2. Description of the Related Art

The active matrix driving method is one method of driving electro-optical devices comprising liquid crystal elements, organic electroluminescence (EL) elements, electrophoretic elements, electronic emission elements, and similar. In an electro-optical device driven by the active matrix driving method, a plurality of pixels are arranged in a matrix on the display panel. Each of the plurality of pixels comprises a pixel circuit, in turn comprising an electro-optical element and a driving transistor which supplies driving power to the electro-optical element. Each of the plurality of pixel circuits is arranged to correspond to the intersection of a data line and a scan line (see, for example, patent reference 1: Internationally disclosed pamphlet no. WO98/36407).

In order to precisely control brightness in an electro-optical device, the amount of power supplied to electro-optical elements must be precisely controlled. In particular, because organic EL elements are current-driving type electro-optical elements, the brightness is directly affected by the current. Hence there is a need to precisely supply the desired current to organic EL elements; and in addition to optimizing the driving circuit and driving method, the pixel layout must also be optimized. Problems encountered in actual pixel layouts include, for example, contact between pixel electrodes and peripheral circuitry, stability of holding capacitances, and transistor turn-off currents.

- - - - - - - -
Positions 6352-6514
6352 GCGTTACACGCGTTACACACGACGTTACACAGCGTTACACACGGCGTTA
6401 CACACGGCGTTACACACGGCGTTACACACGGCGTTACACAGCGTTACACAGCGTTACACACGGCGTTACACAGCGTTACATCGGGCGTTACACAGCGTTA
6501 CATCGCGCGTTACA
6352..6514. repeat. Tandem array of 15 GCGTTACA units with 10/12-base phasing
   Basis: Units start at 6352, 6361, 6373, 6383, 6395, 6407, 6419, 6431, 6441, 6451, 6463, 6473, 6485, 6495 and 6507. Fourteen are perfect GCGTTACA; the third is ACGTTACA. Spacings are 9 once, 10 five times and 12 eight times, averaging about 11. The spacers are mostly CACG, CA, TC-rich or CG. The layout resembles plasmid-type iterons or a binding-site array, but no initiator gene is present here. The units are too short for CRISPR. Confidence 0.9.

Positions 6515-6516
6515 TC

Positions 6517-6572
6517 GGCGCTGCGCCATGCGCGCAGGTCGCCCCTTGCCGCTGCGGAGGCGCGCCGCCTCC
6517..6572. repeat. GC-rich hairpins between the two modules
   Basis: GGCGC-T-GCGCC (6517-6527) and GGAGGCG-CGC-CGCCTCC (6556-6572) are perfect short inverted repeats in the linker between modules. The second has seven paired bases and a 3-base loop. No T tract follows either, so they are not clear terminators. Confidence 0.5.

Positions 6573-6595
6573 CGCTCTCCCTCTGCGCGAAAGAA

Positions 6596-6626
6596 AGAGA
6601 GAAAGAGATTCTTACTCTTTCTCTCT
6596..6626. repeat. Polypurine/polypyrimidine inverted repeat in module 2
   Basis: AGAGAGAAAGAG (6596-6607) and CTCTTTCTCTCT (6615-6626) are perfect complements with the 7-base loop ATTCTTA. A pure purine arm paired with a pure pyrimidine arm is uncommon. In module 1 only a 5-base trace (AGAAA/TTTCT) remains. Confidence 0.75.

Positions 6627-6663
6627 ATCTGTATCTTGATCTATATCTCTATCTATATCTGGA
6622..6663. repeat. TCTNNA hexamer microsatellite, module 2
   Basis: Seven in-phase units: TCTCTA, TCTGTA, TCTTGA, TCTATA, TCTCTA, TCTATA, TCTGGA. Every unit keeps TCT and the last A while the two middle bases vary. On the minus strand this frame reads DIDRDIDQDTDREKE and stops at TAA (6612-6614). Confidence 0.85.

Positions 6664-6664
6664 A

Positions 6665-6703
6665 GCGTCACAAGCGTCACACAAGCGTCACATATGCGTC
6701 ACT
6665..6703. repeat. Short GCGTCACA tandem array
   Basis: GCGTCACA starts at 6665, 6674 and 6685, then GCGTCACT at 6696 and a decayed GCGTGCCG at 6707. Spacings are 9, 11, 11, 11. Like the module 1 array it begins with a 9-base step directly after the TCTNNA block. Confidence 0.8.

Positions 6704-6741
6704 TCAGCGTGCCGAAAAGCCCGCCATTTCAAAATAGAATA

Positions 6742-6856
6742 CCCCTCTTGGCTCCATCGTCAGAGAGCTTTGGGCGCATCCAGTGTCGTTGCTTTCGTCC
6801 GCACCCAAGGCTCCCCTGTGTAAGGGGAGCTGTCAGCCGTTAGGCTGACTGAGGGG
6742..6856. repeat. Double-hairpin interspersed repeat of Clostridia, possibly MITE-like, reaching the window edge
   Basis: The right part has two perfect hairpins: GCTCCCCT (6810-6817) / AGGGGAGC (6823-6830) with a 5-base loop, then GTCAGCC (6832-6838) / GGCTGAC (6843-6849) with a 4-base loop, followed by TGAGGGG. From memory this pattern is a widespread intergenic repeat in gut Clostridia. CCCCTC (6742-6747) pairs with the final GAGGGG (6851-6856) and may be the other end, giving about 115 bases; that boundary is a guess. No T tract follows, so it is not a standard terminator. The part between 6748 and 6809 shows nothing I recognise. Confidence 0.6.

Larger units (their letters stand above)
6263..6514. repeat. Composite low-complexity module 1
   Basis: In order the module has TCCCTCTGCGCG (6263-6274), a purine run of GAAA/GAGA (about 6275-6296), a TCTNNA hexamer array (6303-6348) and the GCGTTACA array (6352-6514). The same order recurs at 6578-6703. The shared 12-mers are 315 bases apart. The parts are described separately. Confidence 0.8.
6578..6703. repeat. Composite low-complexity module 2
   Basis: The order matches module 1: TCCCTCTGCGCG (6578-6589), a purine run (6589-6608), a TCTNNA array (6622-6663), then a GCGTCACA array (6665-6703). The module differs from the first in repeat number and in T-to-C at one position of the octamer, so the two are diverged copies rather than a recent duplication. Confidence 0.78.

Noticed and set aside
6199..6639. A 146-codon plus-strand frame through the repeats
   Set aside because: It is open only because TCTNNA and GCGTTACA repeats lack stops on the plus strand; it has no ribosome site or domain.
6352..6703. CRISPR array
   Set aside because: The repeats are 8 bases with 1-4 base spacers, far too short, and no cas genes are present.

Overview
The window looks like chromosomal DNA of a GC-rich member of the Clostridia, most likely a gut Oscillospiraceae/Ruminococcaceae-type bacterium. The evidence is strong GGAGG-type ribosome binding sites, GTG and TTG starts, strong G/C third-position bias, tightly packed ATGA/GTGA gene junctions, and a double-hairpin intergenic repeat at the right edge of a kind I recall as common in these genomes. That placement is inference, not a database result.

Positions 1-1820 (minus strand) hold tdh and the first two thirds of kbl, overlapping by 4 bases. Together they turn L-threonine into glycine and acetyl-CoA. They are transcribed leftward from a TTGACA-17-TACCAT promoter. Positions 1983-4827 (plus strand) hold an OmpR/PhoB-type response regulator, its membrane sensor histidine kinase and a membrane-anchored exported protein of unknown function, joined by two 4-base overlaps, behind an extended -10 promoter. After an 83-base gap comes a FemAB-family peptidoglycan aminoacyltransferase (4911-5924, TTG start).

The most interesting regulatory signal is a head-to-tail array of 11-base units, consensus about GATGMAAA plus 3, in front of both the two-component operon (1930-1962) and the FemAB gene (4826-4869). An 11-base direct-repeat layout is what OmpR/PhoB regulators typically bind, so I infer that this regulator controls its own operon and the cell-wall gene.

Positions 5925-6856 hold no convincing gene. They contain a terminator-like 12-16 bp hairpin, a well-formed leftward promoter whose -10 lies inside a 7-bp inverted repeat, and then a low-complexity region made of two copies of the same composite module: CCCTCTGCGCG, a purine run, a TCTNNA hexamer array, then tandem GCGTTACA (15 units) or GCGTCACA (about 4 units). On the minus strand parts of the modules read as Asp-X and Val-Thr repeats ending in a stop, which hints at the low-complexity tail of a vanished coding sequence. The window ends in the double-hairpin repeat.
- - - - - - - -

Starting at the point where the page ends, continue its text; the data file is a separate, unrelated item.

The present invention was devised in light of the above circumstances, and has as an object the provision of an active matrix substrate, electro-optical device, and electronic device comprising an optimal pixel layout for the stable driving of electro-optical elements.

SUMMARY OF THE INVENTION

In order to resolve the above problems, a first active matrix substrate of this invention is an active matrix substrate comprising peripheral circuitry to supply a current to electro-optical elements provided in each pixel according to the electro-optical element; each peripheral circuit comprises a holding element to hold a control voltage, a first active element, connected to the holding element, to supply a current to the electro-optical element based on the control voltage, and a second active element, connected to the holding element, to control the charging and discharging of the holding element; and the above second active element has a structure which prevents leakage currents during shutoff.